Continental Breakfast: The Third Market

 | Aug 03, 2011 | 8:58 AM EDT  | Comments
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It's lazy writing to start with a quote, but, in the words of Krusty the Klown, I'm a lazy, lazy man. And since I've already quoted:

You know what the fellow said. In Italy, for 30 years under the Borgias they had warfare, terror, murder and bloodshed. But they produced Michelangelo, Leonardo da Vinci and the Renaissance. In Switzerland, they had brotherly love. They had 500 years of democracy and peace. And what did that produce? The cuckoo clock. So long Holly. – Harry Lime

And right now the messy land of the Renaissance is messing up the orderly land of the cuckoo clock big time.

Switzerland cut rates today and is warning more action to defends its currency, which is soaring as European money flows into the Swiss franc and out of the euro. Exporters are hollering about the sharp appreciation, but there aren't that many more safe-haven currencies around.

But while the world may have dramatically moved on from the post-World-War-II days of the quote above, it's a least reassuring to see that some basic national identities remain. Compare these paragraphs describing both countries' attempts to grapple with their economic problems.

Switzerland (from Reuters):

"The SNB is keeping a close watch on developments on the foreign exchange market and will take further measures against the strength of the Swiss franc if necessary," the bank said.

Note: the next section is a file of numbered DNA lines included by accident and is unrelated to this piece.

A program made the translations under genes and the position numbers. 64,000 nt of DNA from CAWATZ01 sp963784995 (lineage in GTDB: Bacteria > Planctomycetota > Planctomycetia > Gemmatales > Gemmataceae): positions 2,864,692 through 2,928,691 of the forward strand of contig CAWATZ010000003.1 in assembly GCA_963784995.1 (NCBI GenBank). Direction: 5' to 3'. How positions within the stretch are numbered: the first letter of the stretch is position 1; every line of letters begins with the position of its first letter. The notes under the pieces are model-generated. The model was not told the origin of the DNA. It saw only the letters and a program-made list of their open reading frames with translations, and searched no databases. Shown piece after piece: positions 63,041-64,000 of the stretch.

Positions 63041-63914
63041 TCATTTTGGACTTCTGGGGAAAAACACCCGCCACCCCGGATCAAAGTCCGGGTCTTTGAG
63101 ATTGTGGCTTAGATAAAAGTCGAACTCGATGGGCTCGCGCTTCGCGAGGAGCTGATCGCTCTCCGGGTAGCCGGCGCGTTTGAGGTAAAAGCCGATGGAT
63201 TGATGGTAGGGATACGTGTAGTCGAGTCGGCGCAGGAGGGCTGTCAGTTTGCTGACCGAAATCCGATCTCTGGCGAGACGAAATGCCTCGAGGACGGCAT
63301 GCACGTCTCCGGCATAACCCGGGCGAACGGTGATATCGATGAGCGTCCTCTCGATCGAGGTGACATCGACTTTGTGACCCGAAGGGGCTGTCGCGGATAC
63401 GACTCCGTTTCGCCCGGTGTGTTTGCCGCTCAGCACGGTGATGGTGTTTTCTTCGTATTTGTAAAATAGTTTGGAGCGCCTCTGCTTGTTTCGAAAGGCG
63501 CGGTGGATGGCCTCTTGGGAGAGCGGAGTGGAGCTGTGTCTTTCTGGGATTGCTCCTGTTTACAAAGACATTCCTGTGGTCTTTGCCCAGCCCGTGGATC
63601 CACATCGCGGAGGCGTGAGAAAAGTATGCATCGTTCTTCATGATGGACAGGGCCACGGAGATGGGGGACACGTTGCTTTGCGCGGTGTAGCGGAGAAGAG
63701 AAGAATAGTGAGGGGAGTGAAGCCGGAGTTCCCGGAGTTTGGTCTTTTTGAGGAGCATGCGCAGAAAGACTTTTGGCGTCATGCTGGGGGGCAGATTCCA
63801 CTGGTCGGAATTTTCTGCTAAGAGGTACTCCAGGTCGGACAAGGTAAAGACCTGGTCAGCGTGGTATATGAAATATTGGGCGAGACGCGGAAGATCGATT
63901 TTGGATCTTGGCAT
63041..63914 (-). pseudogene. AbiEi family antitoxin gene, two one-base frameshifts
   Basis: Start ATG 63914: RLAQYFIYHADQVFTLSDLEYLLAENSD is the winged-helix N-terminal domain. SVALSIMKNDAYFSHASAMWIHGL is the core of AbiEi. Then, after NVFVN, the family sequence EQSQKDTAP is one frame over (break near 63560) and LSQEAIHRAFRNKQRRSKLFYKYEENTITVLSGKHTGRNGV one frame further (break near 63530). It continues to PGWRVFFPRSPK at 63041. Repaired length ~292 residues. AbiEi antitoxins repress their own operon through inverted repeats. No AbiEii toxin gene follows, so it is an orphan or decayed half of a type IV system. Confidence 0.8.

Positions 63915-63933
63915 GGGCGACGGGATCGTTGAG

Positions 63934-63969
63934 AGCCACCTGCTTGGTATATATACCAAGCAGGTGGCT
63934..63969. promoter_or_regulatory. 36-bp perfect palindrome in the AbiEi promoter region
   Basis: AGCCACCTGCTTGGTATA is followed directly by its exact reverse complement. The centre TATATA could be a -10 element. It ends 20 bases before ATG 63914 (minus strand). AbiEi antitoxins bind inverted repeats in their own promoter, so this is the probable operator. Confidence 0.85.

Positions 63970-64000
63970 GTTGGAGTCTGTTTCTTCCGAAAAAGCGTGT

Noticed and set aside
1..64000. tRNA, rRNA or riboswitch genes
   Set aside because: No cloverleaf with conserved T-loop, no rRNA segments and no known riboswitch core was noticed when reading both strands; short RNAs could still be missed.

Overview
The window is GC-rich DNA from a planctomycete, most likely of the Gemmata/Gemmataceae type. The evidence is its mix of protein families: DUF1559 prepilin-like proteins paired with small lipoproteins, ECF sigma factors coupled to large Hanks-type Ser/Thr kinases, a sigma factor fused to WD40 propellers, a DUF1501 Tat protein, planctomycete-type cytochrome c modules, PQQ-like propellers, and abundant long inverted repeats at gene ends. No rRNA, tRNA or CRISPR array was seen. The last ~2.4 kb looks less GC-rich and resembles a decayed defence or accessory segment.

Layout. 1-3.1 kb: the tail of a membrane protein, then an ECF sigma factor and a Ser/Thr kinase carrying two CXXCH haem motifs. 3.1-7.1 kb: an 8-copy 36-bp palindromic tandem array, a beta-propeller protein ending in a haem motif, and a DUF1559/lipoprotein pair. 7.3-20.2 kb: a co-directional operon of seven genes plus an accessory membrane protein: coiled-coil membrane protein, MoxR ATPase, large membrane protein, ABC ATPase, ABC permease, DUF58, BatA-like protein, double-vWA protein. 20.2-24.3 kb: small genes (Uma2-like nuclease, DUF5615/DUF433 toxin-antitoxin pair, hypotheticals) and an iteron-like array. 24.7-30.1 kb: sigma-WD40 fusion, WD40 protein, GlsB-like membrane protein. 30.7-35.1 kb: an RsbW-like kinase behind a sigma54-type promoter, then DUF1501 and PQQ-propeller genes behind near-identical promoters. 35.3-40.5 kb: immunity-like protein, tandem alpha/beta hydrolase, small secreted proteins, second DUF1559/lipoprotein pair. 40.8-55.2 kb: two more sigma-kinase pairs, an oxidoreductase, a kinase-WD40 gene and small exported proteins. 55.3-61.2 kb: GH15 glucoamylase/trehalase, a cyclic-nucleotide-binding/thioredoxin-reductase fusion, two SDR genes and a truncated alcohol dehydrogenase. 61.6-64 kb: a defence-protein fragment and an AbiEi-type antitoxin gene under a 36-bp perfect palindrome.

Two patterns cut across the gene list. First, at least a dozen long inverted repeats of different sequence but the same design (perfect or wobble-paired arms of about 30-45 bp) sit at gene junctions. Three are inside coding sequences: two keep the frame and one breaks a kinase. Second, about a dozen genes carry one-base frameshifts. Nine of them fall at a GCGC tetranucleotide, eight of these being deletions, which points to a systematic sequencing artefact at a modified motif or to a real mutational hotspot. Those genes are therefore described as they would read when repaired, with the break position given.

Italy (from the FT):

The weakness of Mr Berlusconi – who is facing three trials on charges of tax fraud, corruption and paying an under-age prostitute – has been highlighted by his failure to explain to Italians why, after his repeated assurances that they were safe from the eurozone debt crisis, they must now face higher taxes and years of austerity.

Plus ça change.

On a slightly more serious note, there's been a lot of chatter online about how the weak global manufacturing indicators were a bit drowned out by the debt-ceiling deal on Monday and didn't really sink in until Tuesday's selloff. As with all reasons for market movement, that may or may not be true. But isn't it time we had real-time economic indicators?

I'm not buying that there isn't the money or technology to have real-time payroll numbers or retail inflation data. There's just not the will. Governments like to have the numbers in advance to adjust to the results and there's an element of showmanship that the markets love – reacting to the big miss or beat.

But for the retail investor who can't have a staff say up 24 hours for every global release that may hit his or her portfolio, it makes sense to have a steady stream of updated numbers that can inform investment decisions.

Or we should just have all of them once a year like the Super Bowl.

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